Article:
User Score
6.8

Generally favorable reviews- based on 103 Ratings

User score distribution:
  1. Positive: 71 out of 103
  2. Negative: 27 out of 103

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  1. Dec 7, 2014
    0
    The discussion about Bresson has already been laid out between his fans who “get it” and the minority –to which I belong - within the minority of cinema viewers who actually care about art cinema, or Bresson for that matter, that hate Bresson with a passion. I hate Bresson for the same reasons others hate him: he makes films not to be enjoyed but to be endured, while forcing his worldviewThe discussion about Bresson has already been laid out between his fans who “get it” and the minority –to which I belong - within the minority of cinema viewers who actually care about art cinema, or Bresson for that matter, that hate Bresson with a passion. I hate Bresson for the same reasons others hate him: he makes films not to be enjoyed but to be endured, while forcing his worldview upon you. This, coming from a person who appreciates Bergman, Bunuel, Dreyer, Ozu and Godard, and who liked Jeanne Dillman and the Turin Horse. I can safely say Bresson is the only world wide acclaimed artistic director I can’t appreciate in any way. So he defies convention and tells the truth, great, if it were true, since he necessarily selects the facts to be presented in order to advance his view, rejects any moments of joy or pleasure, and presents a quite unreal world, like for example Gerard trashing the town bar while the other patrons keep dancing in Balthazar. So you show a donkey been beaten and that is considered moving, well, as others have pointed out, I can place a camera in front of beaten or abused animals and be moving, too.So he breaks convention, excellent, if it translates into something interesting. Like someone else said, watch “Empire” by Warhol if you want to see a film breaking conventions. Hell, watch Jeanne Dillman, a film I very much enjoyed even with its length, dark view and non drama. So he rejects acting and casts non-professionals to deliver their lines looking at the floor, outstanding, if in some way I could understand the significance of this method. I’ve seen Balthazar twice, the second time in order to see if I had missed something, but no, there it was again, this extremely dry, pessimistic world, this uncomfortable, humorless and painful viewing experience, with nothing to pique your interest or stimulate your brain except that life is hell and then you die. Quite simply, Bresson bores me while annoying me to death. His movies are, like someone else said, “sucker punch(es) to the gut”. Expand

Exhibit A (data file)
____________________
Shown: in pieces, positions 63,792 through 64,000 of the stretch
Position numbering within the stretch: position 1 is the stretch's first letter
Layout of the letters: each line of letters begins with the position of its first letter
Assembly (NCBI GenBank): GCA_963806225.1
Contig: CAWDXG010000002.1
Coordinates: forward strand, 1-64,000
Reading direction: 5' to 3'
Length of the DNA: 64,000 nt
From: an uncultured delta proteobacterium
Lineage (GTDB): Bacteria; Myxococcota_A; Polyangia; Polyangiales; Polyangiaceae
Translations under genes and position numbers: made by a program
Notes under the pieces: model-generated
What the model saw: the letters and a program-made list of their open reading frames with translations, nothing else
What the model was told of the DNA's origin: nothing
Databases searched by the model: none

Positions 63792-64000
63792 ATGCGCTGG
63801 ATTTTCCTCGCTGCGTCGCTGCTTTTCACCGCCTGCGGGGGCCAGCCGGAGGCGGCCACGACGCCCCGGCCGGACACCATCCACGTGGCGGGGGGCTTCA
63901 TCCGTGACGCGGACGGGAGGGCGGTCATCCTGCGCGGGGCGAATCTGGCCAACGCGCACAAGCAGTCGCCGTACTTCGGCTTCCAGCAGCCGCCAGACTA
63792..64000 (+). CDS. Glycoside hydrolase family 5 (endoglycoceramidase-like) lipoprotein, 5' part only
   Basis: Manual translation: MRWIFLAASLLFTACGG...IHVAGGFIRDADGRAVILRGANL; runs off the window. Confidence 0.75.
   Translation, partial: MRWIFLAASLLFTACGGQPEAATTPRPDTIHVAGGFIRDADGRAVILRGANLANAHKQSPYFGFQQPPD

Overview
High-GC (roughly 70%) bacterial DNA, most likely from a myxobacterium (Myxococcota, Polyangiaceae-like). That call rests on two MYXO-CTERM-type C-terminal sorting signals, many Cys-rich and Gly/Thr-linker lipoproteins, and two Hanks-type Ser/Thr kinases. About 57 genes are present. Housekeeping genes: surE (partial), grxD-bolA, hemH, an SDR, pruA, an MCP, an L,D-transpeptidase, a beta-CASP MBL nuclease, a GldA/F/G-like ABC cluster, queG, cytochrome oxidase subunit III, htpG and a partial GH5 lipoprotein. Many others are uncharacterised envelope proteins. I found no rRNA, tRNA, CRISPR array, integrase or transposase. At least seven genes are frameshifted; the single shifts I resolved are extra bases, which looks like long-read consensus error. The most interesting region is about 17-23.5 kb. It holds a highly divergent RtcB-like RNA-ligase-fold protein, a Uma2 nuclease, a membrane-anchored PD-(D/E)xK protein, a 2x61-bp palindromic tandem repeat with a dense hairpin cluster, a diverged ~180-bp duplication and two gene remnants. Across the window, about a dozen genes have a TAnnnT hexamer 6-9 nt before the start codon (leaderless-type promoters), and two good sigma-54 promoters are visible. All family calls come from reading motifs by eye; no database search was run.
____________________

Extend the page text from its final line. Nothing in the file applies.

2. Feb 11, 2014
    0
    The donkey was a whore....................................................................................................................................................
  3. Oct 3, 2011
    0
    Simply disliked it, however, everyone say itervs just awesome, My wife and I don't think so, I felt asleep, however, I must say that the acting and the effects are... good... I think so... or maybe bad.
Metascore
100

Universal acclaim - based on 8 Critics

Critic score distribution:
  1. Positive: 8 out of 8
  2. Mixed: 0 out of 8
  3. Negative: 0 out of 8
  1. Reviewed by: Staff (Not credited)
    100
    This great film, made with uncompromising honesty and devastating reality, is, according to Jean-Luc Godard, "the world in an hour and a half."
  2. 100
    To cut to the chase, Robert Bresson's heart-breaking and magnificent Au Hasard Balthazar (1966) -- the story of a donkey's life and death in rural France -- is the supreme masterpiece by one of the greatest of 20th-century filmmakers.
  3. If in Bresson's films nothing ever seems out of place or superfluous it's because he strove to find the essential truth of the image. Not an image or sound is wasted -- or offered up in self-glorification -- and from such seeming simplicity there arises a world of feeling.